Then must the love be great 'twixt thee and me,.
Because thou lov'st the one, and I the other.
Dowland to thee is dear, whose heavenly touch
Upon the lute doth ravish human sense;
Spenser to me, whose deep conceit is such,
As passing all conceit, needs no defence.
Thou loy'st to hear the sweet melodious sound
That Phœbus' lute, the queen of music, makes ;
And I in deep delight am chiefly drown'd,
Whenas himself to singing he betakes.
One god is god of both, as poets feign;
One knight loves both, and both in thee remain.

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IX.

Fair Venus with Adonis sitting by her,
Under a myrtle shade, began to woo him:
She told the youngling how god Mars did try her,
And as he felt to her, she felt to him. [me;"
"Even thus," quoth she, "the warlike god embrac'd
And then she clip'd Adonis in her arms: [me."
"Even thus," quoth she, "the warlike god unlac'd
As if the boy should use like loving charms.
"Even thus," quoth she, “he seized on my lips,"
And with her lips on his did act the seizure;
And as she fetched breath, away he skips,
And would not take her meaning nor her pleasure.
Ah! that I had my lady at this bay,
To kiss and clip me till I run away!

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Yet at my parting sweetly did she smile,
In scorn or friendship, nill I construe whether:
May be, she joy'd to jest at my exile,
May be, again to make me wander thither:
Wander, a word for shadows like myself,
As take the pain, but cannot pluck the pelf.

XIII.

Lord how mine eyes throw gazes to the east!
My heart doth charge the watch; the morning rise
Doth cite each moving sense from idle rest.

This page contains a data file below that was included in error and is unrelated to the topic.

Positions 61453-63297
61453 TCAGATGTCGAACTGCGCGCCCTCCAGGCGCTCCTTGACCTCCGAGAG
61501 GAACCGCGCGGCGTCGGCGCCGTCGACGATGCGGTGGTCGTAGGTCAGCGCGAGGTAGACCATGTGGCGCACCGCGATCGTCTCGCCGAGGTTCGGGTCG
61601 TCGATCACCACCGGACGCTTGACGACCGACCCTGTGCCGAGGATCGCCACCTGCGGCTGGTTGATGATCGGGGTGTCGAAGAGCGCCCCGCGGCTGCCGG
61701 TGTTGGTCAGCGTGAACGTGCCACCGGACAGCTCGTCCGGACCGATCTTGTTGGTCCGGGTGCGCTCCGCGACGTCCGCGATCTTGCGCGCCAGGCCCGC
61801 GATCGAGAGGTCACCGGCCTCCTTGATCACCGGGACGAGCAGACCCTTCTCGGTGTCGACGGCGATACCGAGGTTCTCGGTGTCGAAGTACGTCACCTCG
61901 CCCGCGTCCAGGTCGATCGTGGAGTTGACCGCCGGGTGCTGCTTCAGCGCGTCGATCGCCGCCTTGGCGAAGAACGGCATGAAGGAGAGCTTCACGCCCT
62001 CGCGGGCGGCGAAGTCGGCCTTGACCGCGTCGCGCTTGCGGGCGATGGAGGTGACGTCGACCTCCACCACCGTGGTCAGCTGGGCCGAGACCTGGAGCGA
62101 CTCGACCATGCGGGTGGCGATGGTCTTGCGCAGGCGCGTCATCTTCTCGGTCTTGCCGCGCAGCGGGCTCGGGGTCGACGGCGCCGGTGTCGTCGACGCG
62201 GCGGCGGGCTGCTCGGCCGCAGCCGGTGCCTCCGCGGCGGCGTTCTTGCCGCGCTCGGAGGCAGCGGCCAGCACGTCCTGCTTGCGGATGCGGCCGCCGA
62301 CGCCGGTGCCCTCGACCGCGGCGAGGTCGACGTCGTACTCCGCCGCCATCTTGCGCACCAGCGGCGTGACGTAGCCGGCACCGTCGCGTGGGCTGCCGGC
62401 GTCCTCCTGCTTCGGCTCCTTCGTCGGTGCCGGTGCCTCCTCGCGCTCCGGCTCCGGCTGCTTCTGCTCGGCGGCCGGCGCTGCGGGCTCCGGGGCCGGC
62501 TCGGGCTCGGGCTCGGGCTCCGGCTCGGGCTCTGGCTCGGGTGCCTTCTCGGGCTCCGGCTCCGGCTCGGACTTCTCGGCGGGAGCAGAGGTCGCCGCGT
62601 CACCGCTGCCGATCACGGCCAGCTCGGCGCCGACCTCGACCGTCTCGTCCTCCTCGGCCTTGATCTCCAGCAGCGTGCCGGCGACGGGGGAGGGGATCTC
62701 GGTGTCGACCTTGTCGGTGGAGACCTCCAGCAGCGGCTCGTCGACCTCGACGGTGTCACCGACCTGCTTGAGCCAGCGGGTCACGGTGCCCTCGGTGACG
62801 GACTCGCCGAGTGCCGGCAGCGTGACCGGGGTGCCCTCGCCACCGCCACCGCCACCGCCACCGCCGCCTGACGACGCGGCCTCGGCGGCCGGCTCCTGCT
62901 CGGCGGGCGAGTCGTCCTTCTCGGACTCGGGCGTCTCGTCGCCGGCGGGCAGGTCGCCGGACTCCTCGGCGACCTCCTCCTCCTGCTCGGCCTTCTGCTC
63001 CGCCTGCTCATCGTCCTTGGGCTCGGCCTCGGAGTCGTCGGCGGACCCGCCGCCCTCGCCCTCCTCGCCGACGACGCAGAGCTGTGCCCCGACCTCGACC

Not daring trust the office of mine eyes,
While Philomela sits and sings, I sit and mark,
And wish her lays were tuned like the lark.

For she doth welcome day-light with her ditty,
And drives away dark dismal-dreaming night:
The night so pack'd, I post unto my pretty;
Heart hath his hope, and eyes their wished sight;
Sorrow chang'd to solace, solace mix'd with sor-
row;

For why she sigh'd, and bade me come to morrow.

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XV.

On a day (alack the day!)
Love, whose month was ever May,
Spy'd a blossom passing fair,
Playing in the wanton air,
Through the velvet leaves the wind,
All unseen, 'gan passage find;
That the lover, sick to death,
Wish'd himself the Heaven's breath;
"Air," quoth he, "thy cheeks may blow;
Air, would I might triumph so!

But, alas! my hand hath sworn
Ne'er to pluck thee from thy thorn:
Vow, alack, for youth unmeet,

Youth, so apt to pluck

sweet.

Do not call it sin in me,
That I am forsworn for thee;

Thou for whom even Jove would swear

Juno but an Ethiope were; And deny himself for Jove, Turning mortal for thy love.

XVI.

"My flocks feed not, My ewes breed not, My rams speed not,

All is amiss: Love's denying, Faith's defying, Heart's renying,

Causer of this.

All my merry jigs are quite forgot,
All my lady's love is lost, God wot:
Where her faith was firmly fix'd in love,
There a nay is plac'd without remove.
One silly cross

Wrought all my loss;

O frowning Fortune, cursed, fickle dame! For now I see,

Inconstancy

More in women than in men remain.

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When as thine eye hath chose the dame,

And stall'd the deer that thou should'st strike, Let reason rule things worthy blame,

As well as fancy, partial might: Take counsel of some wiser head, Neither too young, nor yet unwed.